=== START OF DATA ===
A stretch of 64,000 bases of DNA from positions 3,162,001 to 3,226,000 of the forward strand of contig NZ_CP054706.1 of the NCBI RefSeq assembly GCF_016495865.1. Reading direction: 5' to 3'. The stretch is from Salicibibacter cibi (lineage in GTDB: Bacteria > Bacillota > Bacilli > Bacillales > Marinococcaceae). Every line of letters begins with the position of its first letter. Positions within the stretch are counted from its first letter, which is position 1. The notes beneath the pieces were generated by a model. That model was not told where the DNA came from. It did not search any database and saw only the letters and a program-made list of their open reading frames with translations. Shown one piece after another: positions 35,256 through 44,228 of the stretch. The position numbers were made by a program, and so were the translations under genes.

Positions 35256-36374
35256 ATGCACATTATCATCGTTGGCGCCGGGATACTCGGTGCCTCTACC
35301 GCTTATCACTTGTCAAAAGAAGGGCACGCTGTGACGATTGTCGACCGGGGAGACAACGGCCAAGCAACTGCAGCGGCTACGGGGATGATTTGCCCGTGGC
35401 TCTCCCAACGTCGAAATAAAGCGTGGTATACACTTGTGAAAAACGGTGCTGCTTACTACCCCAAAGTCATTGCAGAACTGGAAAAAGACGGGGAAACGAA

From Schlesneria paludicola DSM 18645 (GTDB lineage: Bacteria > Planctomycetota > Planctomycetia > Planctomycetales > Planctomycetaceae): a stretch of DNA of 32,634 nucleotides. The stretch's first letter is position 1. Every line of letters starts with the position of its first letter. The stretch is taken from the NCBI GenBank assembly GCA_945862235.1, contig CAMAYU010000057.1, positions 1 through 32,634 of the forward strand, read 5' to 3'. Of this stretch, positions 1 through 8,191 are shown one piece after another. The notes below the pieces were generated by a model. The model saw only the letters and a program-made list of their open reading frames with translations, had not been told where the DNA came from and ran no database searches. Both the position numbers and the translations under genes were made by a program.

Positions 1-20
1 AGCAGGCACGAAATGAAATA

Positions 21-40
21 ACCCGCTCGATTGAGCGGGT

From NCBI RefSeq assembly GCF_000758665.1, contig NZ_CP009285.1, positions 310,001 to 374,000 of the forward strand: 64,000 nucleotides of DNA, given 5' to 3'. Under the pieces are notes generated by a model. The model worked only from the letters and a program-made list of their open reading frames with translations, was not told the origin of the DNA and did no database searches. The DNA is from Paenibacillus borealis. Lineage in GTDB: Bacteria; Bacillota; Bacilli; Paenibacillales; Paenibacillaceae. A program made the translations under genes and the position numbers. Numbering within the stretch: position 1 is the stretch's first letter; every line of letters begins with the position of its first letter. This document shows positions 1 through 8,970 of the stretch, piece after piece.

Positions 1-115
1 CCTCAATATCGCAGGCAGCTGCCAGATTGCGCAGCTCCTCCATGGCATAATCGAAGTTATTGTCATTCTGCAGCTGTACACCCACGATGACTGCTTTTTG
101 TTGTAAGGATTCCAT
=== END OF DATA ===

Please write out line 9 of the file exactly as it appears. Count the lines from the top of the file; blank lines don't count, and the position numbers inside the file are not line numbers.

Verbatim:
Positions 21-40